PRE-ANALYTICAL VARIATIONS 3. Endogenous variables Drugs can cause analytical interferences – for common analytes like Hb, glucose, total proteins, s. creatinine & serum electrolytes. They cause interferences by - changing the serum or plasma matrix (i.e. reduction in proteins, increase in co volume of solutes(osmolality), redistribution of electrolytes(pH)) (eg.IV fluids) - sometimes in vitro hemolysis (eg. Salicylates) - enzyme inhibition(eg.cephalosporins, aminoglycosides & creatinine, vitamin C & G6PD). Circulating antibodies – Especially autoantibodies(eg. SLE,RA), paraproteins(eg. CLL/SLL, Myeloma) can cause spurious results for uric acid, creatinine, WBC & Platelet counts
ANALYTICAL VARIATIONS These contribute minimally in the test variation because –Manual methods are replaced by Automation –Strict Quality Control (Internal & External) Factors contributing in this variation are -Quality of water used for reconstitution of reagents/calibrators/controls or probe rinsing -Stability of reagents/calibrators/controls & their appropriate storage -Test Reagent lot variation -Test Calibration variation -Random Instrumental malfunction
Post-Analytical Variables – Solutions Data entry errors Oral miscommunication of results Electronic medical errors Failure to communicate critical values POST ANALYTICAL VARIATION
Total Test Variation Biologic parameter Total Test Variation % Sodium1.9 Potassium7.1 Chloride3.8 Calcium3.2 Creatinine14.5 Uric acid11.5 Total protein4.8 Albumin5.5 AST25 ALT56 ALK PO420 LDH16 Cholesterol14.8 A study on 21 subjects with serial testing on routine biochemistry analytes with samples drawn three times in a day & analysed for preanalytical, analytical & post-analytical variations. Ref –Textbook of clinical chemistry,Teitz, pg 58-60
Case studies Case 1: A Child with an Isolated Elevation in Alkaline Phosphatase (AP) A 4-year-old child has a serum AP of 1150 U/L,serum phosphate of 5.0 mg/dL and serum gamma-glutamyltransferase (GGT) of 30 U/L. The physical examination of the child is unremarkable except for a painful bruise on the right leg. On investigation - The serum was visibly hemolyzed owing to difficulty in obtaining the specimen. Case 2: An Asymptomatic Woman with Hypercalcemia An asymptomatic 65-year-old woman on a routine physical examination is noted to have the following abnormalities in her biochemical profile: Serum calcium = 11.3 mg/dL Serum phosphorous = 2.9 mg/dL Serum sodium = 140 mEq/L Serum potassium = 4.0 mEq/L Serum chloride = 112 mEq/L Serum bicarbonate = 16 mEq/L On investigation – the blood collection time exceeded one minute & touniquette used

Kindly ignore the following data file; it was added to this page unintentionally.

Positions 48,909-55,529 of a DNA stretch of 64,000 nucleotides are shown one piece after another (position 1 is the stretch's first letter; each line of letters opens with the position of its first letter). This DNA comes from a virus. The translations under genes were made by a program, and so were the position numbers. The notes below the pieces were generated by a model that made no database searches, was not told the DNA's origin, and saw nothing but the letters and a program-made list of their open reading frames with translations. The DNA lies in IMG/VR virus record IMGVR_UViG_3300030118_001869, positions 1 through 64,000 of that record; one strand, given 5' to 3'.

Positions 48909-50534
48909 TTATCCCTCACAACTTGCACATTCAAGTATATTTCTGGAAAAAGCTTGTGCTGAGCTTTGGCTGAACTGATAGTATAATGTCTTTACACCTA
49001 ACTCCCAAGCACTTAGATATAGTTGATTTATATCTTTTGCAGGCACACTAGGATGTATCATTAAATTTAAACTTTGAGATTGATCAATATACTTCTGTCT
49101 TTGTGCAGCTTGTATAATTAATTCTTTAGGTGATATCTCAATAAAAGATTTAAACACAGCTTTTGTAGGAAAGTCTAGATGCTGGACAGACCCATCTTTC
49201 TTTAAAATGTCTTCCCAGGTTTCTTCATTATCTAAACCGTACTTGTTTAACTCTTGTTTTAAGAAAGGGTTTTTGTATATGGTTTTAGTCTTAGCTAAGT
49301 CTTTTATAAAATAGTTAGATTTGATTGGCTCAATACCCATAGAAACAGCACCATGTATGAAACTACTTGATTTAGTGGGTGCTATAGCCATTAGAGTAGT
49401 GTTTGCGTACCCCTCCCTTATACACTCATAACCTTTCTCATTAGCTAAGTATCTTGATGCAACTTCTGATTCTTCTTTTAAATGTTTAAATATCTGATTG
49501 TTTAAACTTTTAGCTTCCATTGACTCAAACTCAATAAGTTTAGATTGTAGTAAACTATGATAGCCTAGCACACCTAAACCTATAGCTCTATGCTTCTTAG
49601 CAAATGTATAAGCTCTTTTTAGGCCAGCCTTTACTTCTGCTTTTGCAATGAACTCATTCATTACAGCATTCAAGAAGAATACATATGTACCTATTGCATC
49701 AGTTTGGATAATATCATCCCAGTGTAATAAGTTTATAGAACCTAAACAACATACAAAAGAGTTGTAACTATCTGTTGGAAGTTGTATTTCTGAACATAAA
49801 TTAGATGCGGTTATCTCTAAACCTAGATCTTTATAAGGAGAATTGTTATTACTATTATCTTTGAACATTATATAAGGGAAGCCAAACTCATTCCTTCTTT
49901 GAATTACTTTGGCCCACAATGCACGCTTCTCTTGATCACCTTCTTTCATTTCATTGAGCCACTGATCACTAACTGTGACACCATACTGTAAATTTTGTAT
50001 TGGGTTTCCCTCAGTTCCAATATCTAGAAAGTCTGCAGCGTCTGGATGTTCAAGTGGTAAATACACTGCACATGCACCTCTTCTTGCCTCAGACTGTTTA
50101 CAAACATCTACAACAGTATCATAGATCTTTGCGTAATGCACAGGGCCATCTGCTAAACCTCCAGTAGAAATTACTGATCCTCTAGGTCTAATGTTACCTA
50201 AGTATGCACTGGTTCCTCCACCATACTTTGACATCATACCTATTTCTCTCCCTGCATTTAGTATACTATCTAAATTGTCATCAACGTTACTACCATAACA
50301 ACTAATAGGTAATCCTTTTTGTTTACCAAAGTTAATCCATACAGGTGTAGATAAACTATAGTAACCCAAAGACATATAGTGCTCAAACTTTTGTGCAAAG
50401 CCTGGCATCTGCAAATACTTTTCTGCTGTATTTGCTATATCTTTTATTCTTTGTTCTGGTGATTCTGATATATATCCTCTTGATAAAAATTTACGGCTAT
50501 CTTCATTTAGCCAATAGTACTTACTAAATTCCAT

Case studies Common problem is with an isolated elevation in a laboratory test – Whether it represents a true- or a false-positive result? The latter being more likely owing to the low prevalence of disease in ambulatory patients. Although most clinicians repeat the test when there is doubt about its validity. An alternative approaches are – 1. Recall that the reference intervals for the majority of laboratory tests are based on 2 SD from the mean of the test. Recalculate what the reference interval of the test would be using 3 rather than 2 standard deviations (SD) from the mean of the test. eg. The mean of the serum ALT is 14 U/L (normal, 8-20 U/ L), hence 2 SD is 6 U/L and 1 SD is 3 U/L. Since 3 SD encompasses 99% of the normal population, the upper limit of the ALT reference interval for 3 SD is 23 U/L (14 + 9). 2. Correlating with other associated tests 3. Using updated medical guidelines for result interpretation.
CONCLUSION- - When confronted with an unexpected differing test result, clinicians should take into consideration these intraindividual biologic, preanalytical & analytical variations before interpreting them. - Awareness & recognition by the clinician of these variations in an individual, which contribute in the total test variation would go a long way in a better health care management of the patients.
REFERENCES – REFERENCES – * 1. Clinical Diagnosis & Management by Laboratory Methods ; Todd & Sanford, Henry XX Edition. * 2. Teitz Textbook of Clinical Chemistry ; III Edition. *3. Interpretation of Diagnostic Tests ; Jaques Wallach, VI Edition. * 4. New in vitro analytical approches for clinical chemistry measurements in critical care ;Clin. Chem. 1990 Aug; 36(8 pt 2) : 1567 - 72 * 5. What do unexpected Results mean ? ;Postgrad. Med. 2000 June; 107(7); 145-162.